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Posted: Tue Aug 18, 2015 8:59 am
I have had my website up for a bit and I get orders from time to time. I don't charge anything above the printing costs but, it is still a financial transaction. Which has me thinking:
When do I need a release? Many of us shoot pictures with buildings in them. Do you contact the owner? Do you ask for permission to use the building in your image? Do you carry blanket forms that you hand them to release them of any liability, should something happen to you on their property (the concern I get from land owners when shooting or fly fishing on/via their property)? Do you carry releases that convey you the right to use their house, barn, cow, etc... in a sold image?
I was thinking I might start carrying a release that I can hand to people and another in case I want to use people in a shot (I have traditionally kept people out of my shots for fear of needing this but, I would like to gain the freedom to use them if I want to [and they agree]).
Just curious to what degree you all carry around a lawyer's office when you shoot.
Posted: Thu Aug 20, 2015 9:17 pm
Dean: Can be a tricky subject. SOME architecture is copyrighted (e.g., it is purportedly an infringement to photograph the Eiffel Tower at night). Most buildings are not. If it is in public view, you can photograph most buildigs without a release. But be carefule about signs. I have a nice image of the NBC building in Chicago. Shot from a street. But the Peacock is prominent so I am sure ai cannot sell it. People. Again, in public places, no need for a release to photograph. But they may have rights if you use their image for profit. And I would be very careful with kids
Posted: Mon Aug 24, 2015 9:52 am
Thanks! On people, my understanding was that people in the background and in a public place, no need for a release but, if they are the subject of the photo (and the photo is for artistic and not journalistic purposes) you need to contact them for a release. Honestly, as a landscape guy, people are never the subject.
And as a dad who doesn't like it when people even post images of my kids on Facebook, I always skip a photo that would have identifiable kids in it.
Thank you for the insights on architecture. I feel much more assured now about all of the farmhouse and barn shots I have but was always afraid to post due to uncertainty.
Do you (and the rest of you) ever ask to photograph on private land? I have not, in the past, but have started to see some shots that I really want to capture and am ready to overcome my natural shyness and knock on a few doors.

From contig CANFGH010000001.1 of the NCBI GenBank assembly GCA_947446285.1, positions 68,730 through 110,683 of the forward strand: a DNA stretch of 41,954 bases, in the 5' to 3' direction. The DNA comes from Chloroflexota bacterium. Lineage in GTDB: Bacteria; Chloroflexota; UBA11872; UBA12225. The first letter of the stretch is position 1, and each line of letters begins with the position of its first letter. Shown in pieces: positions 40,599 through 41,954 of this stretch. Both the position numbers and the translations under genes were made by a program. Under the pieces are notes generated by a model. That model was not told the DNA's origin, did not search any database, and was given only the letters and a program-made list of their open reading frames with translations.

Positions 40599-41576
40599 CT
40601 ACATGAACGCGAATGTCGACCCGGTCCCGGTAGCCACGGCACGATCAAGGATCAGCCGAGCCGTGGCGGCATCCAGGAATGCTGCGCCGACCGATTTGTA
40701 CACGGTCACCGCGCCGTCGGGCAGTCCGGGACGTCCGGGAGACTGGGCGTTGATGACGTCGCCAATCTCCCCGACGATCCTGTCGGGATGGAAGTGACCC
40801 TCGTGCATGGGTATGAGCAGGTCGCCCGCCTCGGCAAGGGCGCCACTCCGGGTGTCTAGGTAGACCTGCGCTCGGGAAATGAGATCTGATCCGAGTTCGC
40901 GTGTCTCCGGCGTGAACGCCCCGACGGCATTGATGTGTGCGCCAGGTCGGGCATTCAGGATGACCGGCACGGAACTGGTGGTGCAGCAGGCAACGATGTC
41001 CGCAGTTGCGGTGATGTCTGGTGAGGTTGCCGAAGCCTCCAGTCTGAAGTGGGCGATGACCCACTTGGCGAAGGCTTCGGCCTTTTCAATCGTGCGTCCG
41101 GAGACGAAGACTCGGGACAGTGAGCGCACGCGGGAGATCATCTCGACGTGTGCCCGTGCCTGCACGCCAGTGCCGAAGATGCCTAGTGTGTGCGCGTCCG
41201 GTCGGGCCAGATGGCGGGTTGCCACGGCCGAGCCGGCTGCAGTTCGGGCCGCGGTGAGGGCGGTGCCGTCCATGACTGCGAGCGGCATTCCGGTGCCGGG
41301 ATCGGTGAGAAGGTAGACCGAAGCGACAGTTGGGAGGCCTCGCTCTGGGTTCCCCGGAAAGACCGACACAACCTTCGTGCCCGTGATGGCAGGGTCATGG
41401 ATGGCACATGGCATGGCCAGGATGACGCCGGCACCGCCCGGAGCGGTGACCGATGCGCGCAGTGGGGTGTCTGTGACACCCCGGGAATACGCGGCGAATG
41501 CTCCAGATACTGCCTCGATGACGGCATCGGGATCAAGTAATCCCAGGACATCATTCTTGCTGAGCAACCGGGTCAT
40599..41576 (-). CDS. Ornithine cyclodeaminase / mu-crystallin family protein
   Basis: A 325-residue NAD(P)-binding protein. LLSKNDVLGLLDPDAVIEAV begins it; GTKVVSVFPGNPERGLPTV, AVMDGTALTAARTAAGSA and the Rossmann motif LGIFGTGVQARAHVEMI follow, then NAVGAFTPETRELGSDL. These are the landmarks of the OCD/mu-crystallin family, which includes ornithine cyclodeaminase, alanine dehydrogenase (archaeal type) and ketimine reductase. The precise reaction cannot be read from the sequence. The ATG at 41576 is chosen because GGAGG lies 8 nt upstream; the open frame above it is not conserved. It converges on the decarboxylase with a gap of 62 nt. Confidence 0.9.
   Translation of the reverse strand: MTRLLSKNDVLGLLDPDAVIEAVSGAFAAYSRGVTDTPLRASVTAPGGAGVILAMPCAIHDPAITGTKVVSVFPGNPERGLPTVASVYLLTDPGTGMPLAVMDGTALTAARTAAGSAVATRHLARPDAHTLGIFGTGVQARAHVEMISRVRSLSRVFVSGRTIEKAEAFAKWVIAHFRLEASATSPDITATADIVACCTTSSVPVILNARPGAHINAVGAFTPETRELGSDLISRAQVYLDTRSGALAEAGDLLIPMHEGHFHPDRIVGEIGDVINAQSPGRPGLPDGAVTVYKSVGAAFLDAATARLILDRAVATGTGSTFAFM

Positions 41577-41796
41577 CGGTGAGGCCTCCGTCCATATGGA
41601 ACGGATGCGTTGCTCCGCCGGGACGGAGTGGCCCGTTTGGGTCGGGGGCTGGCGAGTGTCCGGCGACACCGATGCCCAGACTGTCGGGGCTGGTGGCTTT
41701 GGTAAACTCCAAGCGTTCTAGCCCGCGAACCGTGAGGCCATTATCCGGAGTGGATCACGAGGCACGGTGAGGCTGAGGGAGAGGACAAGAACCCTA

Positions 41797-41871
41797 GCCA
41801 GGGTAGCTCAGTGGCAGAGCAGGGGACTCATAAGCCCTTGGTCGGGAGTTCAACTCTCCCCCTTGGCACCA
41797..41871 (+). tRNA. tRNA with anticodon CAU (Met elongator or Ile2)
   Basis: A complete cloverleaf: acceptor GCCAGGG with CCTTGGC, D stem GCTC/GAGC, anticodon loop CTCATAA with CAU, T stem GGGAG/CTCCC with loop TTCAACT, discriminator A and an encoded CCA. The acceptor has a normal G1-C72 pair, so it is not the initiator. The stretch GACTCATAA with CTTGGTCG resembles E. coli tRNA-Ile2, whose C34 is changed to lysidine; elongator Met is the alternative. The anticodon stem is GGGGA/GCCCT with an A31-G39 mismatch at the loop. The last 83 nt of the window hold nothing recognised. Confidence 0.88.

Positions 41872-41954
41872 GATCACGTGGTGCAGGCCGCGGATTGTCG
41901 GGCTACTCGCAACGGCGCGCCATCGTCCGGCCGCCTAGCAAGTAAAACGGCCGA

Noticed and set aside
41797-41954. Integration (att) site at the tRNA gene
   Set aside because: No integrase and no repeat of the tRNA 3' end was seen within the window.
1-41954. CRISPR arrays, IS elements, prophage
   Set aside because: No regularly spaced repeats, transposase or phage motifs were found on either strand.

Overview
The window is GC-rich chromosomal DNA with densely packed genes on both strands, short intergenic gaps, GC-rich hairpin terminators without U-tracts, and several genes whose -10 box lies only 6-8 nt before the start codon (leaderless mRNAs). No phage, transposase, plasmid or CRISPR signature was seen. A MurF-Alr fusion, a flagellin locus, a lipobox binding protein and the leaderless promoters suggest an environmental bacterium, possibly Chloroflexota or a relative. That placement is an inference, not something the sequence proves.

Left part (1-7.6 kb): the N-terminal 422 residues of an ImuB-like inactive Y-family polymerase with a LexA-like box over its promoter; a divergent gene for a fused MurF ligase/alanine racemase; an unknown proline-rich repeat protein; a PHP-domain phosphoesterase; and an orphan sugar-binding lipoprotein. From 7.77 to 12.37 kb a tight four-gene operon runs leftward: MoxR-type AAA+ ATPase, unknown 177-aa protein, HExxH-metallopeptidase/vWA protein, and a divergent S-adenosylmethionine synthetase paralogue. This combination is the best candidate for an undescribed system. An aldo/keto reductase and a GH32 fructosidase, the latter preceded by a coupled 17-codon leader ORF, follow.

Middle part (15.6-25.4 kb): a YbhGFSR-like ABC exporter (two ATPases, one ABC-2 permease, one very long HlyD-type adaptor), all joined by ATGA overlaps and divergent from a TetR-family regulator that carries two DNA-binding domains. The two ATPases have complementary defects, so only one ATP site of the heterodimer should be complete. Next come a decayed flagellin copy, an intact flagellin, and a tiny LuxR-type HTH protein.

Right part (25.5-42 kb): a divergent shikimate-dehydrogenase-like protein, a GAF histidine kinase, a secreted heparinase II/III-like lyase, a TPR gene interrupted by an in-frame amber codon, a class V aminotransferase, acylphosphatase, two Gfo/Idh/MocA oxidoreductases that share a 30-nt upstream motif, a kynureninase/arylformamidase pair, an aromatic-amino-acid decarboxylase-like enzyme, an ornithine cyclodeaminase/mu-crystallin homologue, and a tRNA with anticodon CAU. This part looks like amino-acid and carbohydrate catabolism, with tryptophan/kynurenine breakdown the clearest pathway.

To that end, I am thinking about having business cards done that have, on the reverse, a statement about releasing the property owner from liability and letting them know that they can reach out to me and ask me to exclude any and all images FROM (rather than OF) their land. I would leave those with those to whom I speak and with a note asking for permission to come back to any who are not home at first contact.
Taking a page from my past life in politics.
Posted: Fri Aug 28, 2015 6:54 am
Dean, I think your observations about people are right on. And in this day and age (sadly) I agree about children.
I have been in the same "school" with you about not wanting/having people in my "landscape" images for years. I the past few years, though, my shooting style has evolved away from pure landscape to more of a "travel" style. What I have learned is that not only are people inevitable, but sometimes they actually add to the image. I don't often make them the conscious subject and it seems like the best result is when they are incidental and somewhat generic. For pros that do photograph people, many of them have become really good at approaching the person and most of them carry releases with them. I am not "there" yet
I have asked permission when the situation lends itself. I have also walked onto farm fields without permission. When I do, my farm background helps. Farmers are generally open and friendly, but they are business people, so if you trample down their crop (and in NE that includes grass), you are trampling their profit. When I have asked, they have often not only said yes, but told me where to go to get more/better shots.
Posted: Fri Aug 28, 2015 7:44 am
I think Vermont is so exceptional in the locals willingness to share their land if you are respectful of their needs and courteous to them as people.
My favorite fishing spot is near Arlington. The people whose land borders on the Battenkill have mowed a path to the river for easier access and posted a sign that just asks that you stay on the path and not litter. Their example has always humbled me in its kindness given that, in many places (upstate New York, here in Ohio, etc...) people buy river front land to exert their rights to make the rivers more and more private and exclusive.
That example is one of the many things that remind me that I love and admire both the land of Vermont and wonderful people who live upon it.
Posted: Fri Oct 02, 2015 9:24 pm
On this topic I asked the same question at a workshop with a professional photographer at Hunt's Photo and he said anyone in public should have no expectation of privacy, therefore legally, a release is not needed to sell a fine art photo that has a person in it. However, if you intend to use the photo for advertisement, then you would need a release.
Posted: Sun Oct 04, 2015 4:52 pm
He is probably correct. There is a difference between expectation of privacy and the right to profit from someone's likeness